Disclaimer: Star Wars is the property of George Lucas and Lucasfilm. I mean no infringement and make no profit.

A/N: Here it is, the very end of "Home Again." Before we wrap it up, there are a few messages of thanks I'd like to send out there: to Kelly and my Littler Big for putting up with me while I've been writing this, and listening to me go on ad infinitum about how Padmé is, for example, refusing to go upstairs; to Perry, for reminding what it's like to be five; to Evie, for encouragement and enthusiasm; once more, to Alicia for beta-ing wonderfully; finally, to everyone who has reviewed and listed me in favorites and C2 communities, etc. You guys are the absolute best. Please keep it up with this last chapter and in my future endeavors.

Oh, and in case you were wondering, the translation of the Silyara ("star dance," by the way) song is, "Come home, my love/ And come to my center/ At the center is my heart/ And my heart is you/ Come to my home/ Come, my children/ To the place, my home/ My home-- Naboo." Which just goes to show-- Tolkienn, I am not.

Love, thanks, and enjoy the epilogue!


The sun had set hours ago. All over Theed, the capital city of Naboo, people were retreating into their houses and winding up the affairs of the day. Businesses were closed and children were put to bed.

In the backyard of the Naberrie house, there was a party going on.

It wasn't the sort of party one would expect to celebrate the wedding of a Senator, especially one as renowned as Padmé Amidala. Only six adults, two children, and two droids attended. Yet for Padmé, dressed only in a simple gown and with her hair falling around her shoulders, it was one of the happiest nights she could remember.

She sat on a garden bench in the cool twilight, finishing the last of the shurra fruit and leaning against her husband's chest. The world of politics and scandal and the Jedi Code was lightyears away. The Clone Wars were only words, without meaning. The nearest conflict was the gentle bickering of Ruwee and Jobal as they returned from clearing away the last of the dishes.

"We'll be living on leftovers for weeks," Ruwee sighed.

"Maybe," replied Jobal, "but at least that will save us from your culinary attempts for a while."

Ruwee leaned close to Anakin. "I hope you realize you're never going to win an argument again."

"I've given up even bothering to argue," the padawan answered.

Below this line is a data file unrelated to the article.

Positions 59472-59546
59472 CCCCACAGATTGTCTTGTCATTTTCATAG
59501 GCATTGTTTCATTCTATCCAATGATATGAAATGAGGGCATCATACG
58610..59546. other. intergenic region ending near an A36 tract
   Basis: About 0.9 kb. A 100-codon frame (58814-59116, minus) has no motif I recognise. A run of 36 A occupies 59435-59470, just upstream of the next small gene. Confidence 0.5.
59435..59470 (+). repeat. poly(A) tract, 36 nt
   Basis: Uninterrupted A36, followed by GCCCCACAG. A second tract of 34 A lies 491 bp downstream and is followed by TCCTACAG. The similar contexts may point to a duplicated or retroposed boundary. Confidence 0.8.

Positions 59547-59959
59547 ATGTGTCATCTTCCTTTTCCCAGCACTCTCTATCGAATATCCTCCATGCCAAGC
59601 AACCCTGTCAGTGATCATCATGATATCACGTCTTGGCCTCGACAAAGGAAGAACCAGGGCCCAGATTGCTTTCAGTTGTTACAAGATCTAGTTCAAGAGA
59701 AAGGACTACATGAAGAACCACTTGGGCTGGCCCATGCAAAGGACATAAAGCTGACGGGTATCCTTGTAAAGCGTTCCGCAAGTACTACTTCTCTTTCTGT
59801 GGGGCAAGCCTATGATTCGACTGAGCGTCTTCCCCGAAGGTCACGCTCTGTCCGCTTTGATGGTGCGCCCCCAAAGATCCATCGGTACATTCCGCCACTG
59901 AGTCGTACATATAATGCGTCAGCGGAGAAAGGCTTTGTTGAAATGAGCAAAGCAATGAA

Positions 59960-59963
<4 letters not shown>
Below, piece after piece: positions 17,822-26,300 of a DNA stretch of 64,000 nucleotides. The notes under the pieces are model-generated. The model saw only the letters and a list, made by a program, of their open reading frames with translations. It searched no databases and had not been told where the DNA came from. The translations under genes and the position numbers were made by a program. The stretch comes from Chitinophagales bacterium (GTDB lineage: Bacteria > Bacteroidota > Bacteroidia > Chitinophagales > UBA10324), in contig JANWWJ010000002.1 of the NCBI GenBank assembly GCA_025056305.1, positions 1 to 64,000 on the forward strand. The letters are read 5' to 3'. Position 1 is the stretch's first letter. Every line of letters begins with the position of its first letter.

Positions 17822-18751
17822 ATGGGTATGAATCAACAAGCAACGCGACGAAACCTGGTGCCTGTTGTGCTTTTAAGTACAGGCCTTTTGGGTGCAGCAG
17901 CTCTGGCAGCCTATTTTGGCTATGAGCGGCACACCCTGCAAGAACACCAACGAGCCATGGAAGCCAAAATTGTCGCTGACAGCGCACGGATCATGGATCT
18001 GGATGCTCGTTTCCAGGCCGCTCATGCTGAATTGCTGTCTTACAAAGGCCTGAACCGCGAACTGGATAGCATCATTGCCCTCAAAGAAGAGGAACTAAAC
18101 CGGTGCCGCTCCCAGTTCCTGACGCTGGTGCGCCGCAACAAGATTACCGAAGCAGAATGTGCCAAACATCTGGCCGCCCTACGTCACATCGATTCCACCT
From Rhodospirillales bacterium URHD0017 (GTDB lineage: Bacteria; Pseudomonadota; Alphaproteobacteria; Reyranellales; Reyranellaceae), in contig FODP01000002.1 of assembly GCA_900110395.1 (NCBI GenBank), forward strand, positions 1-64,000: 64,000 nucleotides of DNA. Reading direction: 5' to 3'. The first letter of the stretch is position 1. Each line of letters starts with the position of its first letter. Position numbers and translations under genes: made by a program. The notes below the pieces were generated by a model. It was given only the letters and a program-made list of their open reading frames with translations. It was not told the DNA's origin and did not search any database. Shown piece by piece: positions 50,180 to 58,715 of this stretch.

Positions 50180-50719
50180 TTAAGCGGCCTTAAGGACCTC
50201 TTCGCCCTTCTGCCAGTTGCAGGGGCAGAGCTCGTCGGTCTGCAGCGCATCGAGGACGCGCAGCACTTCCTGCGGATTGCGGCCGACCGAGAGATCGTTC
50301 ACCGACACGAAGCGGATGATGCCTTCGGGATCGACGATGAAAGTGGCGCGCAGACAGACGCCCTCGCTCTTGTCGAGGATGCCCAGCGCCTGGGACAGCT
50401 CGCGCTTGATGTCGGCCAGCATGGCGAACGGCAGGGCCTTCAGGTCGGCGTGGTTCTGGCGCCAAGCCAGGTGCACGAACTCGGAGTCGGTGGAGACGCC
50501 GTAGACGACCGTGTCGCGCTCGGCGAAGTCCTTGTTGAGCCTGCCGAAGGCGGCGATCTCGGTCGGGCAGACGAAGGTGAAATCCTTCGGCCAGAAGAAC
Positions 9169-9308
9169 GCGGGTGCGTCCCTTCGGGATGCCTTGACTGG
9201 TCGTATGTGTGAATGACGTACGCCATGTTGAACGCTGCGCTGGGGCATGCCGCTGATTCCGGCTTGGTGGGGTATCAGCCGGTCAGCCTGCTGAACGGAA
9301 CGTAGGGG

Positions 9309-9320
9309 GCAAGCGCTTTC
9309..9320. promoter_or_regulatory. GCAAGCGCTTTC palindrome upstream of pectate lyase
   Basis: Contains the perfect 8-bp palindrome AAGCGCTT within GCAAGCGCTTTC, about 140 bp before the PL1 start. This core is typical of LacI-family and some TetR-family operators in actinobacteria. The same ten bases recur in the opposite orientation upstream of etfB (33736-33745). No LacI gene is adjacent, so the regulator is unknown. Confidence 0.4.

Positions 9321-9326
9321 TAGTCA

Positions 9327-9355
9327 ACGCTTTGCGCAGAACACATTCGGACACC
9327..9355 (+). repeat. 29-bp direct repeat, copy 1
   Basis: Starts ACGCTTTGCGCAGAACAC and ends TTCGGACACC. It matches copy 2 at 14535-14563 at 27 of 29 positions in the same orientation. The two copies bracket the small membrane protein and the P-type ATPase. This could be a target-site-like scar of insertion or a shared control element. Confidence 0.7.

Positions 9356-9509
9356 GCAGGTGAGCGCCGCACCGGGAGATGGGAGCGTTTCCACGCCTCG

"All right," Sola announced. "We've talked, we've eaten, and now… it's time for the Silyara."

Ryoo and Pooja cheered, but Padmé protested. "No, Sola, Anakin doesn't know it."

"Doesn't matter," Sola said firmly. "It's tradition."

"What's the… uh…" Anakin attempted to ask.

"Silyara," Padmé supplied. "It's a wedding dance."

"It symbolizes the couple's journey into their new, intertwined lives," Jobal explained. "It's supposed to bring good fortune."

"It's also symbolizes that it's fun to watch people fall down," Darred added. "Especially people who've had too much to drink at weddings. It's not a good wedding until somebody's too bruised to sit."

Anakin laughed. "I'll do it, if you'll show me how."

And so Padmé did. There was a lot of tripping over one another's feet at first, and getting arms and legs hopelessly tangled. The dance consisted chiefly of spinning, changing positions, reversing direction, and spinning again. But Anakin caught on faster than Padmé would have expected, and soon Sola and Darred and Ruwee and Jobal joined in, dancing and singing the words of the traditional song.

"Alant a nuba, amimé, é alant a carmé…"

After a few verses, the song began to speed up. Padmé realized too late that nobody had warned her husband about that part. Jobal and Ruwee bowed out, clapping their hands to the rhythm. Ryoo and Pooja, on the other hand, joined in, performing their own version of the dance which consisted of holding hands and spinning around in circles until both fell down laughing, then getting up and beginning again. Even Artoo was twirling in place.

"A den car sé cormé, é cormé sé tu. Alantaa a nubamé, alantaa, kylamé…"

Faster and faster they went, until Darred and Sola collapsed in a tangled, laughing heap. Still the music sped up, and Anakin and Padmé danced. Padmé wondered if it was some sort of Jedi skill, how he managed to keep moving so quickly. And if so, it must have been affecting both of them; giggling, moving at a frantic pace, they never faltered.

"A den kino, nubamé—Nubamé, Naboo."

Padmé and Anakin knew that they were each thinking the same thing: they were home, they were surrounded by family, and everything was, for once, just as it should be. It was a perfect moment, one they would forever remember. In the hard times to come they would look back on this time of pure, uncomplicated love—the dance, the song, the words.

Alant a nuba, amimé.

Come home, my love.

And, in one moment stretched out for an eternity, as they whirled barefoot through the grass, the dance went on.

The End